Environmental Science and Pollution Research

, Volume 25, Issue 2, pp 1943–1949 | Cite as

Histological liver chances in Swiss mice caused by tannery effluent

  • Letícia Martins Rabelo
  • Abraão Tiago Batista Guimarães
  • Joyce Moreira de Souza
  • Wellington Alves Mizael da Silva
  • Bruna de Oliveira Mendes
  • Raíssa de Oliveira Ferreira
  • Aline Sueli de Lima Rodrigues
  • Guilherme Malafaia
Research Article
  • 47 Downloads

Abstract

Although tannery effluents are known for being highly toxic to organisms, reports about the effects of the intake of these xenobiotics on experimental mammal models are recent. Studies about the damages the chronic intake of these effluents can cause in the liver of outbred mice remain an unexplored field. Thus, the aim of the present study is to assess (histological) the hepatic condition of Swiss mice (outbred strain) chronically exposed to the intake of different raw tannery effluent concentrations diluted in water for 150 days. Accordingly, the mice (males and females) were divided in the following groups: control group—animals treated with drinking water, only; and groups 5 and 10%—treated with raw tannery effluent diluted in water. After exposure, the animals were subjected to euthanasia for liver fragment sample collection and histological analysis, respectively. Moderate hydropic degeneration was observed in the centrilobular regions of the liver of mice exposed to 5 and 10% tannery effluent, as well as greater amounts of hepatocytes presenting karyomegaly and necrotic hepatocytes, and a smaller amount of Kuffer cells in the liver of mice exposed to the xenobiotic. Finally, animals exposed to 10% tannery effluent showed mild hyperplasia of the bile ducts in the portal areas and fibroblast proliferation around the bile ducts, thus suggesting a fibrous process. Except for the frequency of hepatocytes presenting karyomegaly (lower in females), the herein observed hepatic changes were similar in male and female Swiss mice. Accordingly, the present data support the hypothesis that the chronic intake of tannery effluent by outbred mice (Swiss) causes damages in the liver, a fact that broadens the knowledge about the toxic potential of this pollutant, which goes beyond that of C57Bl/6J male mice (inbred strain).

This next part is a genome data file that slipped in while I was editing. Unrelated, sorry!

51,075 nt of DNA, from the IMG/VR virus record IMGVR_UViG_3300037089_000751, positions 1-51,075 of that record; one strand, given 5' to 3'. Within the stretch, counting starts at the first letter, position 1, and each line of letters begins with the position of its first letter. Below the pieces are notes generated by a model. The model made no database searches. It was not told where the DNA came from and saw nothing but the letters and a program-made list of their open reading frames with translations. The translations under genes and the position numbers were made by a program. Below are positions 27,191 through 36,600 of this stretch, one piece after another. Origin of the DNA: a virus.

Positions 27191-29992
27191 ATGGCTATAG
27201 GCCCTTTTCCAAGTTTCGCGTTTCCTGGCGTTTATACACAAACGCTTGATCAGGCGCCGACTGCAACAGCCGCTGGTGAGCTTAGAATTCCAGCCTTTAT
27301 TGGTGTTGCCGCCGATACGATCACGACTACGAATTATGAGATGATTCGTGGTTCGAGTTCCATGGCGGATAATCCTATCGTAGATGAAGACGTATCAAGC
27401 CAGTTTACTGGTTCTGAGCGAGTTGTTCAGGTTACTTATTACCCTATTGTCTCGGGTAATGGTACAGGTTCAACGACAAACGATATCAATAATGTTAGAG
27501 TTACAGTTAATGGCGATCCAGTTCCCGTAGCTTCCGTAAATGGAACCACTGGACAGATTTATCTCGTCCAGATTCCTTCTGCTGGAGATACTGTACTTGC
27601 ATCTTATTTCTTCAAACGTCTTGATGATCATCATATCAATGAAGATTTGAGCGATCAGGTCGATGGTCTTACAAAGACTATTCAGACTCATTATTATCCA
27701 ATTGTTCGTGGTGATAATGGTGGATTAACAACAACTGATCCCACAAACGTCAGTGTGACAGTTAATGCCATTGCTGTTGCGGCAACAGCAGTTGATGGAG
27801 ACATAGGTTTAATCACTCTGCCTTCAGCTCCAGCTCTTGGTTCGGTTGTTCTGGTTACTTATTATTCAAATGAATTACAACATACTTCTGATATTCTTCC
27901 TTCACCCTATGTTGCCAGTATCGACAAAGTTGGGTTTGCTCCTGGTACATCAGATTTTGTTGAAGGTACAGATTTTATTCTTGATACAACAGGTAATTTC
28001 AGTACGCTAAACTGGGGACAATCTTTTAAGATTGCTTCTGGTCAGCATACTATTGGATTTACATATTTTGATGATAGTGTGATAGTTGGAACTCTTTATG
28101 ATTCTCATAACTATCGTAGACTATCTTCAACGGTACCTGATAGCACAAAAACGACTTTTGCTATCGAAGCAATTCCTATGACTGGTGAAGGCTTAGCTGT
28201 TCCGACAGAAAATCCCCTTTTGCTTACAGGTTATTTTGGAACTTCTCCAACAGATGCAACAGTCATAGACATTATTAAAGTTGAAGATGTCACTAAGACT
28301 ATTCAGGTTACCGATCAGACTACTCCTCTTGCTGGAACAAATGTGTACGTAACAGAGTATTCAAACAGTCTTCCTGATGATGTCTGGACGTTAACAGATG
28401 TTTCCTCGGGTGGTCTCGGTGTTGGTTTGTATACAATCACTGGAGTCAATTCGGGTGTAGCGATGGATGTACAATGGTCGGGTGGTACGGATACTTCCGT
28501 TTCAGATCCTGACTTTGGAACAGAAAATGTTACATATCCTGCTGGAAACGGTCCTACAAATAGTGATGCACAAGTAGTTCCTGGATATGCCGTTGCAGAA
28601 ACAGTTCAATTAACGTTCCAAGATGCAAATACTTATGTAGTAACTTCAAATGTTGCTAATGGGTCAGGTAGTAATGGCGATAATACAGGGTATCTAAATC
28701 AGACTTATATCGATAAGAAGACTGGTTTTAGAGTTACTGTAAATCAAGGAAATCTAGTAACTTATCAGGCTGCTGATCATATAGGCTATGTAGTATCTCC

Keywords

Tannery wastewater Animal model Histopathology Xenobiotics Toxicity 

Notes

Compliance with ethical standards

All procedures were approved by the Institutional Committee for Animal Care and Use of Goiano Federal Institute (Goiás State, Brazil) (protocol no. 17/2014) according to the Guide for Care and Use of Laboratory Animals, 8th edition. Animal handling and all the experiments were performed according to the International Guidelines for Animal Welfare.

References

  1. Ajayan KV, Selvaraju M (2012) Heavy metal induced antioxidant defense system of green microalgae and its effective role in phycoremediation of tannery effluent. Pak J Biol Sci 15(22):1056–1062CrossRefGoogle Scholar
  2. Almeida SF, Rabelo LM, Souza JM, Ferreira RO, Guimarães ATB, Pereira CCO, Rodrigues ASL, Malafaia G (2016) Behavioral changes in female Swiss mice exposed to tannery effluents. Ambiente & Água 11(3):519–534CrossRefGoogle Scholar
  3. Ambreen K, Khan FH, Bhadauria S, Kumar S (2014) Genotoxicity and oxidative stress in chromium-exposed tannery workers in North India. Toxicol Ind Health 30(5):405–414CrossRefGoogle Scholar